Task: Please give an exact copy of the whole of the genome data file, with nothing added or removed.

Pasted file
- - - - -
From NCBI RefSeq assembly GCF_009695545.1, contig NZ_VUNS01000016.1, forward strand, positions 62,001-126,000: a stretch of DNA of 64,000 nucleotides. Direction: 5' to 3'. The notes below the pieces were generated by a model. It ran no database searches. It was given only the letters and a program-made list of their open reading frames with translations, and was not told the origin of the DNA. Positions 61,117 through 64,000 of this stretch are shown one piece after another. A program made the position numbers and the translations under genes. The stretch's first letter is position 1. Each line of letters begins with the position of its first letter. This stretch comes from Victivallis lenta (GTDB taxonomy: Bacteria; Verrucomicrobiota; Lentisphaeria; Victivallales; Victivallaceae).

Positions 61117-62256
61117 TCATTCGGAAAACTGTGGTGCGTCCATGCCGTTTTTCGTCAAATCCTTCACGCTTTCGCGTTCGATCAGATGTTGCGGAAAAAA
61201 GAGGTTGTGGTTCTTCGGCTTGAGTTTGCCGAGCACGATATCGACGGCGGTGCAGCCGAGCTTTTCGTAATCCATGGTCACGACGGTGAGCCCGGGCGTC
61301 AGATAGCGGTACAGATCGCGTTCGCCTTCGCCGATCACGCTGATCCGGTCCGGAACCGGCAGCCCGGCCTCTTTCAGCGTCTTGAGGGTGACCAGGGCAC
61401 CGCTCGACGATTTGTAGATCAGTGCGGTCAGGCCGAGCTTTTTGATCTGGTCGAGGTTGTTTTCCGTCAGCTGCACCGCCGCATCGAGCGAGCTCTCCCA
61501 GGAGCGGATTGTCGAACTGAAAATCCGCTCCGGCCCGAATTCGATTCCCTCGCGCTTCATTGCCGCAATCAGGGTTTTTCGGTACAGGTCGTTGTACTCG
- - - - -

From NCBI RefSeq assembly GCF_009695545.1, contig NZ_VUNS01000016.1, forward strand, positions 62,001-126,000: a stretch of DNA of 64,000 nucleotides. Direction: 5' to 3'. The notes below the pieces were generated by a model. It ran no database searches. It was given only the letters and a program-made list of their open reading frames with translations, and was not told the origin of the DNA. Positions 61,117 through 64,000 of this stretch are shown one piece after another. A program made the position numbers and the translations under genes. The stretch's first letter is position 1. Each line of letters begins with the position of its first letter. This stretch comes from Victivallis lenta (GTDB taxonomy: Bacteria; Verrucomicrobiota; Lentisphaeria; Victivallales; Victivallaceae).

Positions 61117-62256
61117 TCATTCGGAAAACTGTGGTGCGTCCATGCCGTTTTTCGTCAAATCCTTCACGCTTTCGCGTTCGATCAGATGTTGCGGAAAAAA
61201 GAGGTTGTGGTTCTTCGGCTTGAGTTTGCCGAGCACGATATCGACGGCGGTGCAGCCGAGCTTTTCGTAATCCATGGTCACGACGGTGAGCCCGGGCGTC
61301 AGATAGCGGTACAGATCGCGTTCGCCTTCGCCGATCACGCTGATCCGGTCCGGAACCGGCAGCCCGGCCTCTTTCAGCGTCTTGAGGGTGACCAGGGCAC
61401 CGCTCGACGATTTGTAGATCAGTGCGGTCAGGCCGAGCTTTTTGATCTGGTCGAGGTTGTTTTCCGTCAGCTGCACCGCCGCATCGAGCGAGCTCTCCCA
61501 GGAGCGGATTGTCGAACTGAAAATCCGCTCCGGCCCGAATTCGATTCCCTCGCGCTTCATTGCCGCAATCAGGGTTTTTCGGTACAGGTCGTTGTACTCG